What could possibly be worse than inviting an African-American to speak at the 100th Anniversary of a buttoned-up private school? Apparently little else for the parents and faculty of the Blenheim School  for Boys.   Sure, the place is in shambles and the powers that be are physically  failing -but that is of minor interest  compared to the greater issue of steadfast tradition through  monetary manipulation and nepotism.  Of course, that was 1970 apartheid  in Durban, South Africa, the setting for Keen Company’s revival of Jon Robin Baitz’s “The Film Society”.

The instigator behind the speaker’s invitation is Terry Sinclair (David Barlow),  a radical progressive and child hood friend of Jonathon Balton (Euan Morton) , a fellow teaching colleague  at the school is who is primed to become headmaster.  Jonathon is faced with more dilemmas than Mother Theresa in a Vegas Casino:  Does he side with his long time friend’s liberalism and buck the establishment?  Or does he warm up to  his icy mother,  whose traditional ways and large donations could make or break Blenheim?  Can he continue to keep his film society alive in spite of  the controversy it causes? Will his future at the school mean uncomfortable decisions?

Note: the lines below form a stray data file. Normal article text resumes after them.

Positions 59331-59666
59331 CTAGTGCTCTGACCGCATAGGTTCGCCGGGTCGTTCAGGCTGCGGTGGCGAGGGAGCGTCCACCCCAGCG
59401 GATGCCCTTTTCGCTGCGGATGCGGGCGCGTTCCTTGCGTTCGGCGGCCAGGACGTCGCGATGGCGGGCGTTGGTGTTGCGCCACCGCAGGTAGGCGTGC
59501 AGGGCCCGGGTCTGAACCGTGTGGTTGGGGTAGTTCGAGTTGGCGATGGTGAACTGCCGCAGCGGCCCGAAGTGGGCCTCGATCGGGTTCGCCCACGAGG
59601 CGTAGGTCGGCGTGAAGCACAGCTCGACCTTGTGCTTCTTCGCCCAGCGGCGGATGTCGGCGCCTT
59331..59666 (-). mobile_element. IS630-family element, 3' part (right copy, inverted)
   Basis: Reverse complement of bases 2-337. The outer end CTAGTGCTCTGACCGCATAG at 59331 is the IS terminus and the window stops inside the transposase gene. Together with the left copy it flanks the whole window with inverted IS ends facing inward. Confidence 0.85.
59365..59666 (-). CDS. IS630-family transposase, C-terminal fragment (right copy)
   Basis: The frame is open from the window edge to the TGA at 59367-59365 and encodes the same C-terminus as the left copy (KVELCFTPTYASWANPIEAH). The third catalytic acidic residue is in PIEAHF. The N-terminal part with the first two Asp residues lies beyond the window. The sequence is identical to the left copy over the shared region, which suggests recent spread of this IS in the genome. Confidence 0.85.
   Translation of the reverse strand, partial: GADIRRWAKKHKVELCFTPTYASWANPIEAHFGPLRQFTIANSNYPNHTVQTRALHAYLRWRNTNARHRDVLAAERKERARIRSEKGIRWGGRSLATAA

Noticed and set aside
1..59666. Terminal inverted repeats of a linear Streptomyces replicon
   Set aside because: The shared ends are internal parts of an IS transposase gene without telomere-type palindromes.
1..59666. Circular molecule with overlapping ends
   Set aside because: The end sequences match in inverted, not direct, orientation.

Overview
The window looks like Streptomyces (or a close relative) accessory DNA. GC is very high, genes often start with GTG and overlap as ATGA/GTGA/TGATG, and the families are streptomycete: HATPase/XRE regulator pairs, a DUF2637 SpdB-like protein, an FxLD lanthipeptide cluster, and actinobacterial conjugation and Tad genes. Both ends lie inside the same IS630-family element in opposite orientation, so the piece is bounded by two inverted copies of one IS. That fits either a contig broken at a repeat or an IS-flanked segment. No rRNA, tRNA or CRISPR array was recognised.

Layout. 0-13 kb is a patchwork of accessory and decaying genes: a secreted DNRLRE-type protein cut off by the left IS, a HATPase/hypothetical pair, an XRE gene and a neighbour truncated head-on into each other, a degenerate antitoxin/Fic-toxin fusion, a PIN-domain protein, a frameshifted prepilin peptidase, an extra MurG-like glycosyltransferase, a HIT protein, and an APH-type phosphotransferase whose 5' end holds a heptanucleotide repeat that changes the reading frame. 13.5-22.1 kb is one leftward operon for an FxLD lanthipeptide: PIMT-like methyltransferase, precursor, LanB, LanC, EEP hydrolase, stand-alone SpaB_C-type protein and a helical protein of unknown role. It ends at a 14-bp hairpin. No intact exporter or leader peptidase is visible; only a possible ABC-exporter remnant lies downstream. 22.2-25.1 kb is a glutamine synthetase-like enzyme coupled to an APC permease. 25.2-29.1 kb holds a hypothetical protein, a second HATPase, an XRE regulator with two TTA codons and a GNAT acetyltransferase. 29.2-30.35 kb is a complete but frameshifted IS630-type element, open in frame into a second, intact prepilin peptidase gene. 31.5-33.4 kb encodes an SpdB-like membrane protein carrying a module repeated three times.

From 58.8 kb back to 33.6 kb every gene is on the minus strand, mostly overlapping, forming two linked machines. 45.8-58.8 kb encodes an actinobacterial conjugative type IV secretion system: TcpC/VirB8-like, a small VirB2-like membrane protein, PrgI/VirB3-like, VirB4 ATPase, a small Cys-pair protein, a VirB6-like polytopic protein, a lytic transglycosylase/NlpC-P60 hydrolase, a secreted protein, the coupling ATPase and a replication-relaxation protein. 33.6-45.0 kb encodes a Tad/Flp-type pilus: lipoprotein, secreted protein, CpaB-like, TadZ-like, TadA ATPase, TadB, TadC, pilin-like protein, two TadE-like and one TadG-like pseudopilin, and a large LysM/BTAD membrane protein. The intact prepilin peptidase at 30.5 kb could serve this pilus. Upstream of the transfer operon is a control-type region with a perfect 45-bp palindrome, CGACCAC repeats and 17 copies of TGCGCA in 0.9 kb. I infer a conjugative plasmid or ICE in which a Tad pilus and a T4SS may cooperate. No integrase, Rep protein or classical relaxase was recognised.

All of this sounds like it would make for a compelling drama and mostly, it does. Baitz’s  usual  outstanding use poetic  language is  undeniably displayed.  His characters are fleshed out and layered.  Conflict is certainly present . All of the ingredients are intact.   Yet watching “The Film Society” is at times, work. The didactic tone frequently clobbers  its’ audience and while it does have some vital themes, it could be improved with  less “on the nose” commentary.

In the second act, headmaster Neville Sutter  (played with a perfect dose of  stoic stodginess by Gerry Bamman) awakens to the harsh reality that changes must take place at Bleinheim. He remarks, “Isn’t it always a matter of politics?” The ethics and moral compass have been compromised. How fitting an observation in the midst of our current political landscape in  Washington, D.C. -surely a case of art reflecting life.

“The Film Society”  has a near flawless ensemble. Euan Morton’s Jonathon is winning and hugely likable (at least from the onset). Balton’s rabble rousing friend Terry Sinclair is sensitively portrayed with honesty and warmth. Actors Gerry Bamman and Richmond Hoxie provide notes of curmudgeonly goodness as the school administrators, and long time stage veteran Roberta Maxwell  gives us rigid aristocracy in her character, Mrs. Balton, that makes Norma Desmond seem like a good time gal.  Unfortunately, Mandy Siegfried (Nan Sinclair)  cannot hold a candle to her fellow seasoned actors and delivers a junior high school drama club performance.

While it is not the most riveting piece of theater on the boards right now,  it  does offer some high quality performances that are  well worth watching.

Photo courtesy of www.tdf.org
Photo courtesy of www.tdf.org